CH: The name, if you’re not familiar with what it is, it sounds nothing like what I understand it to be. It sounds almost scary.
BA: Well I guess it is.
CH: Neuro-programming is like some kind of brainwashing, right?
BA: Well, yes but they’re talking about the programs that already exist, those ones that are there by nature.
BA: And the ones that are there by nurture.
CH: Well what’s fascinating about the little that I read is how much you can understand about yourself, about the people that are in your life, about your business, your co-workers, people that bother you, people that you enjoy. It really lays out why things work for you and why things don’t and, I haven’t tried it yet, but it seems like there are some pretty good techniques to help you get to where you want to be.
BA: Well, as I said, neuro-linguistics is the study of the processes of our mind/body system. So that’s how we store a process and use information. When you understand that the world opens up. You can accomplish so much for yourself and for others. Unfortunately however, NLP has been so effective there’s many of what I call cookbook recipes for how to achieve behavioral change. And while the recipes are fine in the hands of a good chef, for a lot of people these recipes just lead to other problems and confusion.
CH: That is such a good example, a good analogy. You give a recipe to a good chef you get great food. You give it to somebody else and it could be a disaster. And I’ve seen that so often. We see that in so many fields. There are good doctors there are bad doctors. There are good practitioners there are bad ones.
BA: That certainly applies in the field of neuro-linguistics. There is a strategy for getting rid of phobias, usually requires one session. The fastest I’ve ever gotten rid of a phobia was about seven minutes.
CH: Really? Wow.
BA: The process is very simple. There’s a simple cookbook recipe that allows you to do that. The trick is how do you make sure it doesn’t regenerate itself? How do you deal with other aspects and issues in a person’s life that might cause it to come back or cause other problems to occur in its place?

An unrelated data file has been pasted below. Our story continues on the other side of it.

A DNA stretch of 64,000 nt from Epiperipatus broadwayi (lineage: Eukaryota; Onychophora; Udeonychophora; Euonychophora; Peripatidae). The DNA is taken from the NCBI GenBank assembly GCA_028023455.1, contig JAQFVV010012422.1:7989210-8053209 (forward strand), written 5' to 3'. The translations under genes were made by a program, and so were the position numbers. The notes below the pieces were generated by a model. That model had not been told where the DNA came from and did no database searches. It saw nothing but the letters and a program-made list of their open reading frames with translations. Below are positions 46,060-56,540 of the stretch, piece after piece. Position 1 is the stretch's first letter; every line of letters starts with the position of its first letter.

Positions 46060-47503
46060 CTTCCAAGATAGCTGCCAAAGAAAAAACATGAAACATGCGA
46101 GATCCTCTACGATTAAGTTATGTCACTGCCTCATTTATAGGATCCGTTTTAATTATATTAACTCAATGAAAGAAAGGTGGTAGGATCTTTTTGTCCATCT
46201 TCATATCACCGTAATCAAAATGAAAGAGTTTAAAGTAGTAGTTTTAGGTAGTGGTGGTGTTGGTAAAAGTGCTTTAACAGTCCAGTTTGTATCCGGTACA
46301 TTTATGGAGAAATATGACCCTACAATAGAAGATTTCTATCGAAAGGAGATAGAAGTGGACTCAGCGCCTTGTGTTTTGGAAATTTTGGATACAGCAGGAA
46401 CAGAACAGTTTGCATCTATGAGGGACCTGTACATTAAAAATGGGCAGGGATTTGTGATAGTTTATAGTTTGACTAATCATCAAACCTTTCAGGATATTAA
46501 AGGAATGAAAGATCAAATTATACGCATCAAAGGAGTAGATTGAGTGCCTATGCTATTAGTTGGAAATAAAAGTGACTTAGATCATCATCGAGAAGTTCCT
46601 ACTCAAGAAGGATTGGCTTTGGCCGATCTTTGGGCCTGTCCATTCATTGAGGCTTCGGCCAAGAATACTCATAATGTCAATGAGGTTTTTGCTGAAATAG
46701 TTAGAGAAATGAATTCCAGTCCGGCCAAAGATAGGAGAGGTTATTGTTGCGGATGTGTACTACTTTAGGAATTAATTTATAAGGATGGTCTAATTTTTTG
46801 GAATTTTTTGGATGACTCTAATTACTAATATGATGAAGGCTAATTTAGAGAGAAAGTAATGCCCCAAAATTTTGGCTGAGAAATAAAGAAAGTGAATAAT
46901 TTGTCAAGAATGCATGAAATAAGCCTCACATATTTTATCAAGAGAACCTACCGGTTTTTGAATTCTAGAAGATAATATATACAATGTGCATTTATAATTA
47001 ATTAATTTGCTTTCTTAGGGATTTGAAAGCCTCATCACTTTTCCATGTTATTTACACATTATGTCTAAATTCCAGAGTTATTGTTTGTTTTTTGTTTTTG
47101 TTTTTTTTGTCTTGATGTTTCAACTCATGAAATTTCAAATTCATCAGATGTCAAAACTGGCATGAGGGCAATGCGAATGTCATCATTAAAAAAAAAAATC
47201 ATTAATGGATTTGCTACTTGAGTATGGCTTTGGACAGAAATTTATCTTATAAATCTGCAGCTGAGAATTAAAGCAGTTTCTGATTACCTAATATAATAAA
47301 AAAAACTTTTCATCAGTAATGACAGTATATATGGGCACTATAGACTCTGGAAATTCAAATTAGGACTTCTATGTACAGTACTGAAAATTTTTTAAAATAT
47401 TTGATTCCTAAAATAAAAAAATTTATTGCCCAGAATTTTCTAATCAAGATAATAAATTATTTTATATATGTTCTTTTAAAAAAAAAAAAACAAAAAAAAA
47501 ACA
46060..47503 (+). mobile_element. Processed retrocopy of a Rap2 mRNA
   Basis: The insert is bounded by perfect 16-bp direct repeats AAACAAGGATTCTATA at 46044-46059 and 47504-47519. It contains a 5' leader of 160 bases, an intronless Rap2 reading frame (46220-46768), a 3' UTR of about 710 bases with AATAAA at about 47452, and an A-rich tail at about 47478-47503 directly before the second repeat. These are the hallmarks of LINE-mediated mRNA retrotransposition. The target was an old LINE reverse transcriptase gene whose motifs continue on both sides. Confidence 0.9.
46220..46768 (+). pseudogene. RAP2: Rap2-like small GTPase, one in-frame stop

CH: Can you give a brief example of how it works? Or how you might work with someone?
BA: For a phobia?
CH: Yes, for a phobia. Sure.
BA: Interestingly, a phobia is very much the same as any other traumatic experience in the system. Trauma is one of those insidious things. When it gets inside it likes to dig itself in deep. So examples of trauma, aside from a phobia, rape or abuse is an example, anxiety disorders are very similar to that. All of those disorders that our war vets experience when they come back. They’re all very similar. So it’s a very similar process to remove them. The process is to separate one from the experience. It’s an understanding of how our mind processes information. So when you have a traumatic event it roots itself inside and every time your memory comes up to that event, it’s like playing a tape loop. It plays the same loop over. You re-experience the same thing.
BA: You can’t stop it in the middle. It’s like your computer. When you double-click on an icon to start up a program, there’s no way to stop that program from starting up, short of pulling the plug on your computer.
CH: Right you watch that little thing spinning until it’s up.
BA: And then you can shut it down, you can stop it afterwards. But when you’re in the middle of any traumatic experience…you can’t really shut it down in the middle. It has to play itself out. So that the best way is to stop it from ever starting again. So what we have to do is separate one, disassociate one, from the emotions of the experience. In other words, break what we call the semantic response, the time-based loop that occurs in the mind that re-creates this experience. So, if you think about it, in your mind you’re going to have a picture, a actually a moving picture, of an experience and there’s going to be several emotions that are attached to that experience. What you want to do is take those emotions out in such a way that they can’t get back. You’re going to separate the two. So then it just becomes an experience.
CH: Right. Well it’s quite magical and, if done right, it can really take care of a problem so quickly. You know, we create computers and some people, religious people like to say that God created man in his image and I like to think that we create computers in our image because we function like computers, we are living computers and, like you said, there are all these processes that go on within our mind. When we understand them we can modify them.
BA: There’s two different, what I call types of the unconscious mind, the unconscious and the subconscious. One of them is the mechanistic unconscious, that is the simple routines that occur, the beliefs, the values. When you first start out in life, you’re an open book, you have no conscious mind it’s strictly unconscious. There’s no filter that allow you to say, I don’t believe that, I don’t like that, I’m not going to accept that in my system. So as children every thing we’re told to be true, we accept as being true. So many of our beliefs and values that we hold now came from then. As well as many health issues or other problems that we have in life, they also come from that period.
CH: It’s really amazing how much we give to our choices or our understanding when we were so young but it’s our foundation.